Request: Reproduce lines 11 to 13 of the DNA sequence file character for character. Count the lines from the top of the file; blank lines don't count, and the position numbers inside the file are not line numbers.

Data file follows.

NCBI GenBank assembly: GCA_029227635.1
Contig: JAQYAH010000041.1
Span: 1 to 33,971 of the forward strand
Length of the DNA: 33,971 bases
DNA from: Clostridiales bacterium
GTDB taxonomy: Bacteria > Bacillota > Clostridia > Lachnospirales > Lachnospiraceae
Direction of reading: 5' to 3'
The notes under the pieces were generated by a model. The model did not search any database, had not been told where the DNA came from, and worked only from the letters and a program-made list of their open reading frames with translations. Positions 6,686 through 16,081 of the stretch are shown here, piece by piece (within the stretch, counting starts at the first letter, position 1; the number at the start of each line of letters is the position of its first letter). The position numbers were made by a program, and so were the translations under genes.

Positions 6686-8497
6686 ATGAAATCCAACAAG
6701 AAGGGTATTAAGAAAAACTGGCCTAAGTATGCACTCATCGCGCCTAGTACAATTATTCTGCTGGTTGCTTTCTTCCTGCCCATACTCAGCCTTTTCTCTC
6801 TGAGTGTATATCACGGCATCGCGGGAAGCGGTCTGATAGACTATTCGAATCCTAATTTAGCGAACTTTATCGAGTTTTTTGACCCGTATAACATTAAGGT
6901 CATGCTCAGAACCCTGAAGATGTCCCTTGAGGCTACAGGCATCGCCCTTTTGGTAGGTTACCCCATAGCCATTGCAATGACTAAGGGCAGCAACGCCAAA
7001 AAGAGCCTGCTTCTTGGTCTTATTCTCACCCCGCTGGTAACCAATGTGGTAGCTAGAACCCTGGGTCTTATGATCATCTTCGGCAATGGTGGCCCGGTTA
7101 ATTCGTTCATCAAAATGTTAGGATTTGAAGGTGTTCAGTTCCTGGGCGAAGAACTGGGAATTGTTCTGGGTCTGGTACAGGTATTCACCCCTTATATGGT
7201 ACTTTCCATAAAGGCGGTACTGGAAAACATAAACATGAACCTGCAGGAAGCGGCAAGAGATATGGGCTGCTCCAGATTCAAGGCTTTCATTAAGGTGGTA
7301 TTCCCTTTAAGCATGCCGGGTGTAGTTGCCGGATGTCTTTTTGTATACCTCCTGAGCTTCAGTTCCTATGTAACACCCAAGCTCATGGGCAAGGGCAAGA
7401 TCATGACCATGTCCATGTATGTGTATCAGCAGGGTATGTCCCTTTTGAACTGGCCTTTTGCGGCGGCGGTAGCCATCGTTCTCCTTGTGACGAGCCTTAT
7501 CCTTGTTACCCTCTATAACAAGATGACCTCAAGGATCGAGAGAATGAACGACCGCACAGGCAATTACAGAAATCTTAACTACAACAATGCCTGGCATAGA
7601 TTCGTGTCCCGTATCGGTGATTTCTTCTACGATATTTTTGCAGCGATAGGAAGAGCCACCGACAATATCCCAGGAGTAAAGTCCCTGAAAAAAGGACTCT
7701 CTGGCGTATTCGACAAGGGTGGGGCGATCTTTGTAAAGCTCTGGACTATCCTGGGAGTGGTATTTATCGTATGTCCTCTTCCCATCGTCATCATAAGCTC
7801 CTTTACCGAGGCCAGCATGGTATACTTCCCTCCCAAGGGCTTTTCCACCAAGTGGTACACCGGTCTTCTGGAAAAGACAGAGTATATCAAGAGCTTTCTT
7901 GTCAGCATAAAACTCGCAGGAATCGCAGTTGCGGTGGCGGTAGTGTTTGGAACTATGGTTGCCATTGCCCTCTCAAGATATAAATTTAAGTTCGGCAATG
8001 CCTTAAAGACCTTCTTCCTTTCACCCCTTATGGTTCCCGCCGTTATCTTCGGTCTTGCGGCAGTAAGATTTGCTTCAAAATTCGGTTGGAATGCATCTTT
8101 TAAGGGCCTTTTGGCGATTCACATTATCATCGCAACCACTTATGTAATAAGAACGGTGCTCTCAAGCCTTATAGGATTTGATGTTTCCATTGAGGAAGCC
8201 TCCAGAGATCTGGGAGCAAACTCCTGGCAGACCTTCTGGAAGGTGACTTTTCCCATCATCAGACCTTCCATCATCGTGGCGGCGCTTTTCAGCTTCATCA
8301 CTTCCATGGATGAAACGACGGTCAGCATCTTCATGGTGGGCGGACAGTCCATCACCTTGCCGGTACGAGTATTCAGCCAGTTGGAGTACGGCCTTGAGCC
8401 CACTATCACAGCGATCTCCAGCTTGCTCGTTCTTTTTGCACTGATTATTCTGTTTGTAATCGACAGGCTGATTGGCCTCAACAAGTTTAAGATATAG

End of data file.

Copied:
6701 AAGGGTATTAAGAAAAACTGGCCTAAGTATGCACTCATCGCGCCTAGTACAATTATTCTGCTGGTTGCTTTCTTCCTGCCCATACTCAGCCTTTTCTCTC
6801 TGAGTGTATATCACGGCATCGCGGGAAGCGGTCTGATAGACTATTCGAATCCTAATTTAGCGAACTTTATCGAGTTTTTTGACCCGTATAACATTAAGGT
6901 CATGCTCAGAACCCTGAAGATGTCCCTTGAGGCTACAGGCATCGCCCTTTTGGTAGGTTACCCCATAGCCATTGCAATGACTAAGGGCAGCAACGCCAAA